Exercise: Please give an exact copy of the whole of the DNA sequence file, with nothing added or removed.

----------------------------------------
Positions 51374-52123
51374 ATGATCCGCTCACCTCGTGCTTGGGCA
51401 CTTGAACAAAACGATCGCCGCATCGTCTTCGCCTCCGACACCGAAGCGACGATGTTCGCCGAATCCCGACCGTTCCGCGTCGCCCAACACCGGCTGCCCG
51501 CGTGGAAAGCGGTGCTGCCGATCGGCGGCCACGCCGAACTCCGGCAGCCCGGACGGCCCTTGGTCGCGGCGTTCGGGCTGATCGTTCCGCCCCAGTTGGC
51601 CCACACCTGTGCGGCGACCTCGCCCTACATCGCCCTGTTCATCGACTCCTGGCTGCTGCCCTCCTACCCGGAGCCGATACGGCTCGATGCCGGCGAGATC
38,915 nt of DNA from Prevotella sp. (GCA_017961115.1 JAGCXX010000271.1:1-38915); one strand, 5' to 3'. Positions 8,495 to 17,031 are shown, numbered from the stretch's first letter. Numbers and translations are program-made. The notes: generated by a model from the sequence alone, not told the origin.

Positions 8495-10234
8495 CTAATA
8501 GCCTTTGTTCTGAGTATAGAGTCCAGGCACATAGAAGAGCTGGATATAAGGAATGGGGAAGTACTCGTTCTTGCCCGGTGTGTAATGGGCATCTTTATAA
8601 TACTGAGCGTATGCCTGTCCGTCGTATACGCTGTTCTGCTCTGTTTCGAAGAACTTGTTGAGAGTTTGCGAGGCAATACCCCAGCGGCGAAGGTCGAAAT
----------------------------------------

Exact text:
Positions 51374-52123
51374 ATGATCCGCTCACCTCGTGCTTGGGCA
51401 CTTGAACAAAACGATCGCCGCATCGTCTTCGCCTCCGACACCGAAGCGACGATGTTCGCCGAATCCCGACCGTTCCGCGTCGCCCAACACCGGCTGCCCG
51501 CGTGGAAAGCGGTGCTGCCGATCGGCGGCCACGCCGAACTCCGGCAGCCCGGACGGCCCTTGGTCGCGGCGTTCGGGCTGATCGTTCCGCCCCAGTTGGC
51601 CCACACCTGTGCGGCGACCTCGCCCTACATCGCCCTGTTCATCGACTCCTGGCTGCTGCCCTCCTACCCGGAGCCGATACGGCTCGATGCCGGCGAGATC
38,915 nt of DNA from Prevotella sp. (GCA_017961115.1 JAGCXX010000271.1:1-38915); one strand, 5' to 3'. Positions 8,495 to 17,031 are shown, numbered from the stretch's first letter. Numbers and translations are program-made. The notes: generated by a model from the sequence alone, not told the origin.

Positions 8495-10234
8495 CTAATA
8501 GCCTTTGTTCTGAGTATAGAGTCCAGGCACATAGAAGAGCTGGATATAAGGAATGGGGAAGTACTCGTTCTTGCCCGGTGTGTAATGGGCATCTTTATAA
8601 TACTGAGCGTATGCCTGTCCGTCGTATACGCTGTTCTGCTCTGTTTCGAAGAACTTGTTGAGAGTTTGCGAGGCAATACCCCAGCGGCGAAGGTCGAAAT